Garrison Concierge DeNitto arranges it all
By Alison Rooney
If the term concierge brings to mind the wrangling of theater tickets, or the obtaining of the best suite in a hotel, the realm of “Garrison Concierge,” aka Madeleine DeNitto, is more mundane, but nonetheless just as valuable to those needing assistance.
The services most often requested involve an inability to attend to things: from animal-sitting to prescription filling; testing pool chemical levels to delivering documents.
“Each time the phone rings, I never know what will be on the end of it — I never have the same day twice,” says DeNitto. “Nine of 10 people want someone else to do a certain task so they can do something more important or simply more fun. They can count on me to do things that take up their time.”
DeNitto began Garrison Concierge two years ago, as a sideline to her main business, as a professional organizer, something she has been doing for 15 years. She originally launched a business in Atlanta, where she was largely raised, then in New York City and Charleston, S.C., and, finally in this area, to which she moved in 2010 (she still retains clients in the city.)
A member of the National Association of Professional Organizers, she has been on its board for the past two years. Attesting to the underlying seriousness of her organizer job, she is also a member of the Institute for Challenging Chronic Disorganization, which provides ongoing educational guidance on a number of psychological disorders that can produce behaviors such as hoarding, which most organizers will encounter.
DeNitto stresses the importance of knowledge of different disorders and “ways of learning” for those affected by them:
Are they visual or auditory learners? It’s important to be able to ‘read’ your clients, to figure out what their needs are and how best to choose a system that will work for them. People think of organizers as pushing bins or baskets, but it’s psychological — we need to be understanding and compassionate. For example, some creative people don’t always want to be neat and tidy — there’s no one rule for all clients … I take care with observing and listening; some clients are more willing than others. It’s important not to judge them or do things like crazy cleanouts. If an adult child calls me with an issue with an elderly parent I always have to keep in mind that I am working for that senior, not the child of the senior, as certain things can make it worse for the person having the hoarding tendencies — they can go into despair. The best compliment a client can give you is ‘I like how you helped me do this and now it works for me; you were patient and it wasn’t just a quick fix.’ They’ve gained something valuable out of the process and are no longer frantic — their wheels are going and they’re not running into potholes.
But the “concierge” sideline requires far less psychological analysis. It’s pretty simple, in fact: there is a need and the concierge fills it. Some of it stems from people who are not around all the time and need house- or pet-sitting done. Others may have physical difficulties or may be unexpectedly thrown into a care-giving mode for someone else which suddenly limits their free time and ability to take care of their own needs, from simple grocery shopping to more complicated chores like assembling paperwork for medical insurance or tax purposes.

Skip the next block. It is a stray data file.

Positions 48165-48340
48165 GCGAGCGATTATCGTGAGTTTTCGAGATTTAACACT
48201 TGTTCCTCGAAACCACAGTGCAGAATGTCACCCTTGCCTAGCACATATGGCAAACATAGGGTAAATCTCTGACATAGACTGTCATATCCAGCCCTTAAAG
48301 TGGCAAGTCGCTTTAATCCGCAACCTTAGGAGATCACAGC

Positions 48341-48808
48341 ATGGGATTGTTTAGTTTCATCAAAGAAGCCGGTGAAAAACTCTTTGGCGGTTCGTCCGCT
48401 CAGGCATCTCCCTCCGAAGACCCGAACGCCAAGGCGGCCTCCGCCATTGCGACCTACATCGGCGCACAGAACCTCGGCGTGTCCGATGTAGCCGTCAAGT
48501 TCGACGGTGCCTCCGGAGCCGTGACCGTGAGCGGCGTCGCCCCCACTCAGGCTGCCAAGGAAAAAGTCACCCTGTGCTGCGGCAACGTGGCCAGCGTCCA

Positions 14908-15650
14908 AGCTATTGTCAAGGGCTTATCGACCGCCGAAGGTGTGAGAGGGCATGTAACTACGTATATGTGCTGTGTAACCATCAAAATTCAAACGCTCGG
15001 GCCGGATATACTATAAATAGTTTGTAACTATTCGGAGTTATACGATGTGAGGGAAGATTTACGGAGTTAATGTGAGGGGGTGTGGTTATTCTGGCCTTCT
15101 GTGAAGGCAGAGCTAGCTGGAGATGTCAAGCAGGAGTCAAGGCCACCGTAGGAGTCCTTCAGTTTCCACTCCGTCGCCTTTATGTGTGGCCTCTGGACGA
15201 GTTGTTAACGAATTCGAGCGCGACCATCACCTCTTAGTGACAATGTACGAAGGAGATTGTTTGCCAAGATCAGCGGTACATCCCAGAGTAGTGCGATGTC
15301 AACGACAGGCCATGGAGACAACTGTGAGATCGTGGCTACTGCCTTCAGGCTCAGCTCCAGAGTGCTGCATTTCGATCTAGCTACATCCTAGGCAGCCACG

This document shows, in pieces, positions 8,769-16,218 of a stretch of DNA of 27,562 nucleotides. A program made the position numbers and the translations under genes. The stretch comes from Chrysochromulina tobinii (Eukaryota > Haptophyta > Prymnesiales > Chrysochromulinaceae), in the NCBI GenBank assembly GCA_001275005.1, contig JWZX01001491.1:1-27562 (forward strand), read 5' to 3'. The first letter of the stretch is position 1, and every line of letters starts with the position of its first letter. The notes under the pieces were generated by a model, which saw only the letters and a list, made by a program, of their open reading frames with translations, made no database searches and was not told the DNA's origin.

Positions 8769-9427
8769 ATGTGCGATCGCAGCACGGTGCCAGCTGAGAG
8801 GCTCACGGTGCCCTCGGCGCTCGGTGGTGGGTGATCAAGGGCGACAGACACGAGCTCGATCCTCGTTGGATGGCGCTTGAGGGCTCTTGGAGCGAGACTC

DeNitto is also able to help clients with relatively uncomplicated computer and home office tasks, such as organizing computer files, and the dreaded “paper management.” It can simply be wading through several impenetrable layers on a desk to years’ worth of things thrown in boxes. Sometimes her services are needed just once, while other jobs are recurrent. Pricing for concierge services is dependent on what the job entails and how much time it takes to do it, while fees for the organizational services are standard hourly rates, with discounts for those living in Philipstown.
DeNitto is usually up to any assignment, and on the rare occasions that she isn’t, she is able to find trustworthy people who are. Be it picking up dry cleaning to heading into the city to deliver documents or pick up mail, just about anything is possible. DeNitto also specializes in ‘staging’ for-sale properties, which can mean de-cluttering a house or, conversely adding some furnishings to an empty one to bring it to life.
DeNitto came to her profession in a happenstance way. Back in Atlanta, her son was a member of a choir, and she was constantly helping out, organizing the music in the music library, hearing the comment, “You should get paid for what you do” frequently. A trained opera singer, she was performing with an opera company and was always helping them with organization. Finally they hired her to re-organize “everything” — something which took her more than a year.
“They became my first client. From that point on it was all word of mouth; my next job was a corporate relocation,” she said. “By the time I moved back to New York City in 2004 I was a professional organizer and I immediately got a lot of clients and jobs, often teaming with others on big assignments. For 15 years I’ve had a lot of fun.”
DeNitto and her husband discovered Philipstown on a weekend visit to Cold Spring, and she loves it here.
“Garrison is like utopia,” she says. “The people are extremely warm and welcoming … and the mountains, the trees, the dirt roads. It’s populated with people with a deep understanding of the environment.”
Since moving here she’s become involved with the St. Philip’s choir and the Philipstown Garden Club and never plans on leaving — in fact she and her husband were scheduled to close on a home just days after this interview. Surely all the required papers from their end were well in order.
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